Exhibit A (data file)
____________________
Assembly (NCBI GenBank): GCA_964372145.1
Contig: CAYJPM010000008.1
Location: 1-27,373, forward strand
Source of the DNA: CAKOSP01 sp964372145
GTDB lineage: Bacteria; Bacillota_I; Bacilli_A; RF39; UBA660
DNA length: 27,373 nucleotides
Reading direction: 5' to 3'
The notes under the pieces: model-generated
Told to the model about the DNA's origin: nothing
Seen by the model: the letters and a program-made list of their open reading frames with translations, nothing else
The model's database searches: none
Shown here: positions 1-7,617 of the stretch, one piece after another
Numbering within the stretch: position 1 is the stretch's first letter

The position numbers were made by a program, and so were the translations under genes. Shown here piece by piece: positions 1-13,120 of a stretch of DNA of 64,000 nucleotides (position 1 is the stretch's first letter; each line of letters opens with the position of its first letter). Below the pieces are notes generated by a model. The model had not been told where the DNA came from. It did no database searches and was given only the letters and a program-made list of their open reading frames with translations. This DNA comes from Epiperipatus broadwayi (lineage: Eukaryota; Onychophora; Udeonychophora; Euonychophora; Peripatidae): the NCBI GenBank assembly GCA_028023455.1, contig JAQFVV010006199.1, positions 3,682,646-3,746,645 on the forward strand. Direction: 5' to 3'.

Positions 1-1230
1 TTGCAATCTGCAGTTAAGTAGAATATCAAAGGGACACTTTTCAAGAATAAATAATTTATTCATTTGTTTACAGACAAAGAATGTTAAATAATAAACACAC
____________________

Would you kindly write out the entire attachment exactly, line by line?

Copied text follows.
Assembly (NCBI GenBank): GCA_964372145.1
Contig: CAYJPM010000008.1
Location: 1-27,373, forward strand
Source of the DNA: CAKOSP01 sp964372145
GTDB lineage: Bacteria; Bacillota_I; Bacilli_A; RF39; UBA660
DNA length: 27,373 nucleotides
Reading direction: 5' to 3'
The notes under the pieces: model-generated
Told to the model about the DNA's origin: nothing
Seen by the model: the letters and a program-made list of their open reading frames with translations, nothing else
The model's database searches: none
Shown here: positions 1-7,617 of the stretch, one piece after another
Numbering within the stretch: position 1 is the stretch's first letter

The position numbers were made by a program, and so were the translations under genes. Shown here piece by piece: positions 1-13,120 of a stretch of DNA of 64,000 nucleotides (position 1 is the stretch's first letter; each line of letters opens with the position of its first letter). Below the pieces are notes generated by a model. The model had not been told where the DNA came from. It did no database searches and was given only the letters and a program-made list of their open reading frames with translations. This DNA comes from Epiperipatus broadwayi (lineage: Eukaryota; Onychophora; Udeonychophora; Euonychophora; Peripatidae): the NCBI GenBank assembly GCA_028023455.1, contig JAQFVV010006199.1, positions 3,682,646-3,746,645 on the forward strand. Direction: 5' to 3'.

Positions 1-1230
1 TTGCAATCTGCAGTTAAGTAGAATATCAAAGGGACACTTTTCAAGAATAAATAATTTATTCATTTGTTTACAGACAAAGAATGTTAAATAATAAACACAC